Orca ‘apocalypse’: half of killer whales doomed to die from pollution: Are they really?


Comment by Jim Campbell

September 28th 2018

An avid scuba diver for thirty years I frequently went on dive trips where the waters were filled with orcas.

The dive masters on theses trips would not allow us to dive near a.

Fearing nothing under water and being a certified shark feeder, I had a dive master in a dingy drop me off.

 

Of course that’s me!

First Time at Stewart Coves in the Bahamas.

I’ve also done the same in the waters of Fiji.

 

 

The orchas pup was below her and I lived to dive another day.

 

This is an imaginary story brought to you by the same people that believe in so-called, “Man Caused Climate Change.”
They have no data to back up their assertions on “Man caused Climate change than the do about their new scenario.”
The video below is representative of what?
We should let orchis die?
As this is one of a number of reported incidences the take  should be, If the orchis are in the water wait awhile for your next dive.

If it truly represents science it in prospective in nature, which is the basis for scientific study.

Banned PCB chemicals are still severely harming the animals – but Arctic could be a refuge

The U.K. Guardian

A killer whale at sunrise off the coast of northern Norway.
Split-view of a killer whale at sunrise off the coast of northern Norway. Photograph: Audun Rikardsen/Science

At least half of the world’s killer whale populations are doomed to extinction due to toxic and persistent pollution of the oceans, according to a major new study.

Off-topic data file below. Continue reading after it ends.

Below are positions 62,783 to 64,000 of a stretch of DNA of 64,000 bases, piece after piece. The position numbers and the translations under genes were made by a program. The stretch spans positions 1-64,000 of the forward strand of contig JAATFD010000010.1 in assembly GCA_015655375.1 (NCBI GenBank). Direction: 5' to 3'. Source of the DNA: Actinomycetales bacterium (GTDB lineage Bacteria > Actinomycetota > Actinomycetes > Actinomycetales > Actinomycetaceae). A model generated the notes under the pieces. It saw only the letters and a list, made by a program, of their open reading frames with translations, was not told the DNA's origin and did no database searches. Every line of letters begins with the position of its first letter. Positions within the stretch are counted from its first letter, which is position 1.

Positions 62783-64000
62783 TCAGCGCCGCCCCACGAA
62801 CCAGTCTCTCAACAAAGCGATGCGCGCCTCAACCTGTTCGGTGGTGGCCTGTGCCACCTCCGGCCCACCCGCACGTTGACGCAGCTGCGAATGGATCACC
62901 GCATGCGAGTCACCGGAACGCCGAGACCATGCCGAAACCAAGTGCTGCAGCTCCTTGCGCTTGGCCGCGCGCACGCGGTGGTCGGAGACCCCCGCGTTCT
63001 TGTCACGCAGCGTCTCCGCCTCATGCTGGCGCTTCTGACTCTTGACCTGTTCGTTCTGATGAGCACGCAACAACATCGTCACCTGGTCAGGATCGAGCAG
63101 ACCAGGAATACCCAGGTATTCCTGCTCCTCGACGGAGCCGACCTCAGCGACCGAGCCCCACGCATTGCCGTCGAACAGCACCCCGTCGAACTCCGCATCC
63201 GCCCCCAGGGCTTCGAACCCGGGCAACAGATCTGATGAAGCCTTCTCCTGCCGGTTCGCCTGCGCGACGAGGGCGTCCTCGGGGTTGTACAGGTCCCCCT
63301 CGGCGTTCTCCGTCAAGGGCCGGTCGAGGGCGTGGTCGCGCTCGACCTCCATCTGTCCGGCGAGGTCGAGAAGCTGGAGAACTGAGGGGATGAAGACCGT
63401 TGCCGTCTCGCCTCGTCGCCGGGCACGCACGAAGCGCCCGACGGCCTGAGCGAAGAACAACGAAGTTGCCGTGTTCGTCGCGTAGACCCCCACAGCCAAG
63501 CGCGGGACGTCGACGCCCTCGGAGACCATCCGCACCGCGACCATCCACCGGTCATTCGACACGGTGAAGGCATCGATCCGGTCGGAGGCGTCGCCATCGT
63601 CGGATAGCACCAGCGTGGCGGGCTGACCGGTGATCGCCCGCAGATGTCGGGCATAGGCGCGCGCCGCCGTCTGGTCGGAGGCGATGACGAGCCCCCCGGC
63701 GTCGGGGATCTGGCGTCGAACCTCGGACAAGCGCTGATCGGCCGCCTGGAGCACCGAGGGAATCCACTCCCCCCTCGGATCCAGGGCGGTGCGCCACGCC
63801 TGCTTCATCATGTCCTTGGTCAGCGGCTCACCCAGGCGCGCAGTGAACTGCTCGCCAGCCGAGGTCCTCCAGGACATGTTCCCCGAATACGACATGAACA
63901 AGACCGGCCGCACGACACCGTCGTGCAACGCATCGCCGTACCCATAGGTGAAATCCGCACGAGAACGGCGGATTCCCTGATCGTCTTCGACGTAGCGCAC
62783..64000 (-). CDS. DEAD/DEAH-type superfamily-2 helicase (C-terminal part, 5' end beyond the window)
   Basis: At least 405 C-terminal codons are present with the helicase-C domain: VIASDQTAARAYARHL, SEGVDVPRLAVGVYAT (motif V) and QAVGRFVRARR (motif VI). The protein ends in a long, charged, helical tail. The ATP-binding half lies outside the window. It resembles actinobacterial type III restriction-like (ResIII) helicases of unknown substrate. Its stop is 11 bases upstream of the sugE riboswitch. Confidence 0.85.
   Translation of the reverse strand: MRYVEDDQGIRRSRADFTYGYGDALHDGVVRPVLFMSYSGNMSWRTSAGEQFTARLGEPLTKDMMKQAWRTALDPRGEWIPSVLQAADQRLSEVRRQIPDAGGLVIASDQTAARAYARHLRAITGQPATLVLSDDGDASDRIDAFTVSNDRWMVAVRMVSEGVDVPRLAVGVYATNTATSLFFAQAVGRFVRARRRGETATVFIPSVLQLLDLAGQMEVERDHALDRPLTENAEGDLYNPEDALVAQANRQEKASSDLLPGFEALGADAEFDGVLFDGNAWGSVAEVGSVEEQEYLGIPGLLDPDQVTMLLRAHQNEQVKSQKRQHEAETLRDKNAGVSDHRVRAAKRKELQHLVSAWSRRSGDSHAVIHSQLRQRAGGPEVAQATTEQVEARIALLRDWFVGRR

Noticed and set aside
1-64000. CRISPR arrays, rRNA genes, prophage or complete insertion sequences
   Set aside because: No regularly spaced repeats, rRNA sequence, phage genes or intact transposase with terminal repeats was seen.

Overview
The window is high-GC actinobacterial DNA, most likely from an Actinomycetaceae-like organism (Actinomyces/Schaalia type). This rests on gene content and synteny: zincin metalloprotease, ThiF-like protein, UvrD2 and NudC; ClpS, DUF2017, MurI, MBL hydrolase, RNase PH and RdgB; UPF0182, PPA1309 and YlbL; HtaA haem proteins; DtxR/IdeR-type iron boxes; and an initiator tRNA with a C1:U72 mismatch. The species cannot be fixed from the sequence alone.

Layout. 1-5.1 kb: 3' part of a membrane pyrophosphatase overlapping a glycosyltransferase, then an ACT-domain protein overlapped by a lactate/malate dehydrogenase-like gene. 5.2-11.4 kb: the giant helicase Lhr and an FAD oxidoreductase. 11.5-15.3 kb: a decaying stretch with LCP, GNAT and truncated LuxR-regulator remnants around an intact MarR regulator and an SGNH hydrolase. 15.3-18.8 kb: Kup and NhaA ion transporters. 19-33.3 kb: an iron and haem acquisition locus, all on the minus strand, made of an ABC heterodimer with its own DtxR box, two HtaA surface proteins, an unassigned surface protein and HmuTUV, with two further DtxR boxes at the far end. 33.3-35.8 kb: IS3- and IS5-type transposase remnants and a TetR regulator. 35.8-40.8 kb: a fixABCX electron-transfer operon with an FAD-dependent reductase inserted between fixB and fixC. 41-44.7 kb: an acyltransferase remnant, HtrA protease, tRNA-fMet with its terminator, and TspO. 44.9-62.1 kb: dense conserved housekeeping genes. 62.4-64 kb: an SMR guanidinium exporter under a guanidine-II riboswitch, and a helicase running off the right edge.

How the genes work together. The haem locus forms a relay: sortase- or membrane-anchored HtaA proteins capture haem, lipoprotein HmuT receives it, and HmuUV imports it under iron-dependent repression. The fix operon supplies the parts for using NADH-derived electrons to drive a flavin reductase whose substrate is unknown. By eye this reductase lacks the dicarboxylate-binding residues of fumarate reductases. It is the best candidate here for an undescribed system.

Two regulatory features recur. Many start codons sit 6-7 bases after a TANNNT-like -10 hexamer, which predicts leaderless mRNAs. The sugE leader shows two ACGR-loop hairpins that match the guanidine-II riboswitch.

Although the poisonous chemicals, PCBs, have been banned for decades, they are still leaking into the seas.

They become concentrated up the food chain; as a result, killer whales, the top predators, are the most contaminated animals on the planet.

Worse, their fat-rich milk passes on very high doses to their newborn calves.

PCB concentrations found in killer whales can be 100 times safe levels and severely damage reproductive organs, cause cancer and damage the immune system.

The new research analyzed the prospects for killer whale populations over the next century and found those offshore from industrialized nations could vanish as soon as 30-50 years.

Among those most at risk are the UK’s last pod, where a recent death revealed one of the highest PCB levels ever recorded. Others off Gibraltar, Japan and Brazil and in the north-east Pacific are also in great danger. Killer whales are one of the most widespread mammals on earth but have already been lost in the North Sea, around Spain and many other places.

Killer whales hunting seals off the coast of northern Norway.
Pinterest
Killer whales hunting seals off the coast of northern Norway. Photograph: Audun Rikardsen/Science

“It is like a killer whale apocalypse,” said Paul Jepson at the Zoological Society of London, part of the international research team behind the new study. “Even in a pristine condition they are very slow to reproduce.” Healthy killer whales take 20 years to reach peak sexual maturity and 18 months to gestate a calf.

PCBs were used around the world since the 1930s in electrical components, plastics and paints but their toxicity has been known for 50 years. They were banned by nations in the 1970s and 1980s but 80% of the 1m tonnes produced have yet to be destroyed and are still leaking into the seas from landfills and other sources.

The international Stockholm Convention on Persistent Organic Pollutants came into force in 2004 to tackle the issue, but Jepson said the clean-up is way behind schedule. “I think the Stockholm Convention is failing,” he said. “The only area where I am optimistic is the US. They alone produced 50% of all PCBs, but they have been getting PCB levels down consistently for decades. All we have done in Europe is ban them and then hope they go away.”

The researchers said PCBs are just one pollutant found in killer whales, with “a long list of additional known and as yet unmeasured contaminants present”. Further problems for killer whales include the loss of key prey species such as tuna and sharks to overfishing and also growing underwater noise pollution.